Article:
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What Is an Accredited Investment Fiduciary (AIF)?


Financial advisors have all sorts of different specializations and services that they offer. In turn, there are a number of certifications they can receive to show off those areas of focus. Some of the most popular ones are certified financial planner (CFP), chartered financial analyst (CFA) and accredited investment fiduciary (AIF). If an advisor is an AIF, it illustrates their knowledge of ethical behaviors that follow a fiduciary duty to their clients.

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What Is an Accredited Investment Fiduciary (AIF)?

The Accredited Investment Fiduciary (AIF) is an ethical certification issued by Fi360. That body is sometimes known by its former name, the Center for Fiduciary Studies.

An AIF has completed Fi360’s course on ethical behavior and fiduciary services. The advisors have learned to balance their business interests against a client-first (or fiduciary) approach.

The AIF credential focuses on improving client service. However, it also aims to make professional life safer for financial advisors. For example, part of the course involves best practices and documentation. That can help financial advisors avoid mismanagement claims by having proper documentation and avoiding conflicts of interest.

This is increasingly essential for financial advisors. In the wake of the Obama-era rule, retail investors are sensitive to fiduciary duty and conflicts.

Requirements for Becoming an AIF

To receive this certification, a financial advisor must complete either Fi360’s in-person training course or its online web program. The cost of that training ranges from $1,600 to $2,000.

They then must pass a final exam and complete six hours of continued education per year. Also, the advisor must attest to a code of ethics written by the institute. The education focuses particularly on Fi360’s Prudent Investment Practices.

What Is Fiduciary Duty?

What is an accredited investment fiduciary certification?

In 2015 the Barack Obama administration passed a rule through the Department of Labor holding that investment advisors have what is called a “fiduciary duty” to their clients.

In short, fiduciary duty is considered the highest standard of care required by law. Whether you’re an attorney or a financial advisor, it requires you to serve the best interests of your client above all else.

Jobs that require this standard usually require a high degree of specified knowledge. The average person typically won’t be able to understand or refute the advice they’re given by such professionals. These same professionals could also inflict great harm on their clients by acting in their own interests.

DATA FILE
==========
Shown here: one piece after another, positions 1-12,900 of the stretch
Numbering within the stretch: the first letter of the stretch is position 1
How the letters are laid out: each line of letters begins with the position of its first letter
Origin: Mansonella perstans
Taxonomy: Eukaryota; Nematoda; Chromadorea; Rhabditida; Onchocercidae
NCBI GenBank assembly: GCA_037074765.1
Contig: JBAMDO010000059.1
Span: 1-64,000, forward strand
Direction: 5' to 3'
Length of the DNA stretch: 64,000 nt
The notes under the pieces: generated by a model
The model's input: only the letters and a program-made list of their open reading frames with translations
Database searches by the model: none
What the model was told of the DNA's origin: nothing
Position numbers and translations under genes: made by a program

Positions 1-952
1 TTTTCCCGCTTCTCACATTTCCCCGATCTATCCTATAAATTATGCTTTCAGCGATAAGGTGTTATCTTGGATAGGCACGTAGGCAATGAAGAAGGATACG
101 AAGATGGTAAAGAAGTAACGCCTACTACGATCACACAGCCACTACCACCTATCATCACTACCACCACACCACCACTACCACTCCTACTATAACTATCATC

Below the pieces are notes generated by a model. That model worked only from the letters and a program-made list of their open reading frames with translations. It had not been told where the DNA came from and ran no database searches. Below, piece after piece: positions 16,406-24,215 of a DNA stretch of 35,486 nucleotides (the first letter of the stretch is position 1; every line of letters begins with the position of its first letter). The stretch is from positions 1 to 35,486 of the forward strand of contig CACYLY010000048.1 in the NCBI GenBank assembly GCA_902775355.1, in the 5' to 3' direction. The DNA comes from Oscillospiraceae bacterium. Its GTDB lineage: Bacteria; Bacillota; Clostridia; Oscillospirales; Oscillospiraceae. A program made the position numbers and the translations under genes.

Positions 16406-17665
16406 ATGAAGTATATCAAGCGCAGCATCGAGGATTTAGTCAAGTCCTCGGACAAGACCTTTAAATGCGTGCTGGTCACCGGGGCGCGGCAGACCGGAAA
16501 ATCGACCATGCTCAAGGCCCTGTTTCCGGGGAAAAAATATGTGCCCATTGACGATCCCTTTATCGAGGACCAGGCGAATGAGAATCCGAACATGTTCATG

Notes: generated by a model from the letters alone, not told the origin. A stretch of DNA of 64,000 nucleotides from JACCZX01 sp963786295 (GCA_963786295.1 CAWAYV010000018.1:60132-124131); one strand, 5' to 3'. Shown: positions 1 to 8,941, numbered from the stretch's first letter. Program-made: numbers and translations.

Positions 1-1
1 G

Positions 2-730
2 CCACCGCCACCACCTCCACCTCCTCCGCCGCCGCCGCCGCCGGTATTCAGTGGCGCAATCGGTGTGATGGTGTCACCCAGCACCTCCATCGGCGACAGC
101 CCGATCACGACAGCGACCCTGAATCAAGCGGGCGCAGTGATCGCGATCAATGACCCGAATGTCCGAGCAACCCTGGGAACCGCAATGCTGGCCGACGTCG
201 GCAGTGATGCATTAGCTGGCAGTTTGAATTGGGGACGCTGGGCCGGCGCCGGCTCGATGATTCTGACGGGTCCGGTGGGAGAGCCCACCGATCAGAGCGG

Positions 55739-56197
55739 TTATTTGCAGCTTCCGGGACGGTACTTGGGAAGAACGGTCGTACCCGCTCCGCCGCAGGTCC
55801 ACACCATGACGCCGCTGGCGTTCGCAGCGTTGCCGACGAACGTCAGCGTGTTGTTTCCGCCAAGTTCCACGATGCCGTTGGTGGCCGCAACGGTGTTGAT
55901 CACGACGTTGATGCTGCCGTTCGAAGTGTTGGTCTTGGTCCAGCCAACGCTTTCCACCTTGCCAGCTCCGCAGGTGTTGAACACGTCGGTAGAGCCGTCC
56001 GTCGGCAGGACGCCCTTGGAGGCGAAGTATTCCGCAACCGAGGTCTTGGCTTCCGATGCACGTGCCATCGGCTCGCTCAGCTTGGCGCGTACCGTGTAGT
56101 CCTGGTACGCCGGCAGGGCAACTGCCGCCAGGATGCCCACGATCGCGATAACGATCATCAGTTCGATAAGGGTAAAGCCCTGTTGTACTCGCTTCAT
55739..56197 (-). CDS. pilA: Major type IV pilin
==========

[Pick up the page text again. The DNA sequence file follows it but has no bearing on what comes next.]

These criteria broadly establish the two most common elements of a fiduciary duty: the duty of care and the duty of loyalty.

For example, attorneys owe a fiduciary duty to their clients. Once retained, a lawyer must put the needs of the client first and advise accordingly. A lawyer who ignores that and suggests that her client try a bad case just to run up the bill, for example, could face penalties up to and including disbarment.

Should You Hire an AIF?

No online seminar can instill good ethics in someone. A financial advisor determined to cheat clients and prioritize commissions over sound guidance will do so. However the AIF credential tells you two things that can help in picking an advisor:

  • First, they cared enough to get the certificate. Double-cross schemes are rare in the real world. It’s unlikely that a sleazy advisor would go to all the trouble of getting the AIF just to gain your trust. If they have this certificate, they likely care about their ethical duty.
  • Second, it shows that they will create a paper trail. The AIF certification teaches documentation best practices. If you ever have questions about your investments, you can ask your advisor to show their work.

Bottom Line

What is an accredited investment fiduciary certification?

The AIF credential is all about trust, and you have to trust your financial advisor. If nothing else, it’s important to prioritize professionalism. It isn’t always best to trust your money to someone just because they can give you a better deal or happen to live closer to your commute. When it comes to choosing a financial advisor, professionalism and ethics can be the most important criteria.

Also, try to remember that this is your money too. You may want to look into the funds that your advisor recommends. Consider reading up on your investments and understanding exactly what (if anything) your advisor will get out of it. You’ve hired this person, so you’ll want to trust their opinion. But that’s no excuse not to do your own research too.

Investing Tips

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